Electron cryotomography (ECT) enables the 3D reconstruction of intact cells in a near-native state. Images produced by ECT have led to the proposal that an ancient sporulation-like event gave rise to the second membrane in diderm bacteria. Tomograms of sporulating monoderm and diderm bacterial cells show how sporulation can lead to the generation of diderm cells. Tomograms of Gram-negative and Gram-positive cell walls and purified sacculi suggest that they are more closely related than previously thought and support the hypothesis that they share a common origin...
August 2016: Nature Reviews. Microbiology
https://www.readbyqxmd.com/read/28232484/inhibition-of-virulence-promoting-disulfide-bond-formation-enzyme-dsbb-is-blocked-by-mutating-residues-in-two-distinct-regions
#8
Cristina Landeta, Brian M Meehan, Laura McPartland, Linda Ingendahl, Feras Hatahet, Ngoc Q Tran, Dana Boyd, Jon Beckwith
Disulfide bonds contribute to protein stability, activity and folding in a variety of proteins including many involved in bacterial virulence such as, toxins, adhesins, flagella and pili among others. Therefore, inhibitors of disulfide bond formation enzymes could have profound effects on pathogen virulence. In the Escherichia coli disulfide bond formation pathway, the periplasmic protein DsbA introduces disulfide bonds into substrates and then the cytoplasmic membrane protein DsbB reoxidizes DsbAs cysteines regenerating its activity...
February 23, 2017: Journal of Biological Chemistry
https://www.readbyqxmd.com/read/28231789/chemical-composition-and-pharmacological-significance-of-anethum-sowa-l-root
#9
Md Moshfekus Saleh-E-In, Nasim Sultana, Md Matiur Rahim, Md Aminul Ahsan, Md Nurul Huda Bhuiyan, Md Nur Hossain, Md Mahbubar Rahman, Sudhangshu Kumar Roy, Md Rabiul Islam
BACKGROUND: Medicinal herbs are used for the treatment of different ailments since antiquity. Different parts of Anethum sowa L. is used in folk medicine as a carminative for the treatment of flatulence, colic and hiccups of infants and children, antioxidant, antimicrobial and antispasmodic agent. The aim of our present study is to evaluate the chemical composition of the essential oil, proximate and elemental composition, amino acid, fatty acid profile and thermal behaviour of its root part as well as different pharmacological activities like antioxidant, antimicrobial and cytotoxicity of the root essential oil...
February 23, 2017: BMC Complementary and Alternative Medicine
https://www.readbyqxmd.com/read/28231526/enhanced-identification-of-%C3%AE-lactamases-and-its-classes-using-sequence-physicochemical-and-evolutionary-information-with-sequence-feature-characterization-of-the-classes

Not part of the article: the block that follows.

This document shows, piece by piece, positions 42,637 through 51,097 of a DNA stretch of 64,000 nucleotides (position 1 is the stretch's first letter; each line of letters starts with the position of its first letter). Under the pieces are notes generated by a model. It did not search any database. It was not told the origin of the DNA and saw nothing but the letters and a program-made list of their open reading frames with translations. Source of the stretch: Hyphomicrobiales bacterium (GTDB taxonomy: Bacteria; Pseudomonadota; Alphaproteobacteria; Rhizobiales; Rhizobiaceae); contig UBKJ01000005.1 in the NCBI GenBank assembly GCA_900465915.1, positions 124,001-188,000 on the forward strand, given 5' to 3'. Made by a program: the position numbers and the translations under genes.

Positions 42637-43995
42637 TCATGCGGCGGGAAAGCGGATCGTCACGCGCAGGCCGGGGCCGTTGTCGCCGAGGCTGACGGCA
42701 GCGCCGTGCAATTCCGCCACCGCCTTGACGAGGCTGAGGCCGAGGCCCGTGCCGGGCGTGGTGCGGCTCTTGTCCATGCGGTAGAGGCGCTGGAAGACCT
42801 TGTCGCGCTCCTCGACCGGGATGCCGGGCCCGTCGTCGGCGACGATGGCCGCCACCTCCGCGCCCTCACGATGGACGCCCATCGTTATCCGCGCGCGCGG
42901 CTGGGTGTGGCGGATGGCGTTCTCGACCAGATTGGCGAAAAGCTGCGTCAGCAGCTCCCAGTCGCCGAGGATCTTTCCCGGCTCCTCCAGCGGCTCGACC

#10
Abhigyan Nath, S Karthikeyan
β-lactamases provides one of the most successful means of evading the therapeutic effects of β lactam class of antibiotics by many gram positive and gram negative bacteria. On the basis of sequence identity, β-lactamases have been identified into four distinct classes- A, B, C and D. The classes A, C and D are the serine β-lactamases and class B is the metallo-lactamse. In the present study, we developed a two stage cascade classification system. The first-stage performs the classification of β-lactamases from non-β-lactamases and the second-stage performs the further classification of β-lactamases into four different β-lactamase classes...
February 14, 2017: Computational Biology and Chemistry
https://www.readbyqxmd.com/read/28231455/synthetic-investigation-physicochemical-characterization-and-antibacterial-evaluation-of-ternary-bi-iii-systems-with-hydroxycarboxylic-acid-and-aromatic-chelator-substrates
#11
C M Nday, E Halevas, A Tsiaprazi-Stamou, D Eleftheriadou, A Hatzidimitriou, G Jackson, D Reid, A Salifoglou
Due to its physical and chemical properties, bismuth (Bi(III)) is widely used in the treatment of several gastrointestinal and skin diseases, and infections caused by bacteria. Herein, its known antimicrobial potential was taken into consideration in the synthesis of two new hybrid ternary materials of Bi(III) with the physiological α-hydroxycarboxylic glycolic acid and 1,10-phenanthroline (phen), [Bi2(C2H2O3)2(C2H3O3)(NO3)]n(.) nH2O (1) and [Bi(C12H8N2)(NO3)4](C10H8N4) (2), aiming at improving its antibacterial properties...
February 11, 2017: Journal of Inorganic Biochemistry
https://www.readbyqxmd.com/read/28230084/highly-potent-antimicrobial-peptides-from-n-terminal-membrane-binding-region-of-e-coli-mreb
#12
Karabi Saikia, Yalavarthi Durga Sravani, Vibin Ramakrishnan, Nitin Chaudhary
Microbial pathogenesis is a serious health concern. The threat escalates as the existing conventional antimicrobials are losing their efficacy against the evolving pathogens. Peptides hold promise to be developed into next-generation antibiotics. Antimicrobial peptides adopt amphipathic structures that could selectively bind to and disrupt the microbial membranes. Interaction of proteins with membranes is central to all living systems and we reasoned that the membrane-binding domains in microbial proteins could be developed into efficient antimicrobials...
February 23, 2017: Scientific Reports
https://www.readbyqxmd.com/read/28229205/-spectrum-of-pathogens-in-postoperative-complications-of-visceral-surgery-the-problem-of-multidrug-resistance
#13
A Kramer, J Pochhammer, P Walger, U Seifert, M Ruhnke, J C Harnoss
In general surgery the etiology of surgical site infections has not significantly changed over the last 30 years. Gram-positive bacteria, e.g. coagulase negative staphylococci (CNS), Staphylococcus aureus and Enterococcus spp. as well as Gram-negative bacteria, e.g. Escherichia coli, Enterobacter spp., Klebsiella spp. and Pseudomonas aeruginosa, are the most common findings. Although in general surgery 10% of the S. aureus causing postoperative wound infections were methicillin resistant (MRSA), no cases of multidrug-resistant Gram-negative (MRGN) bacteria were reported...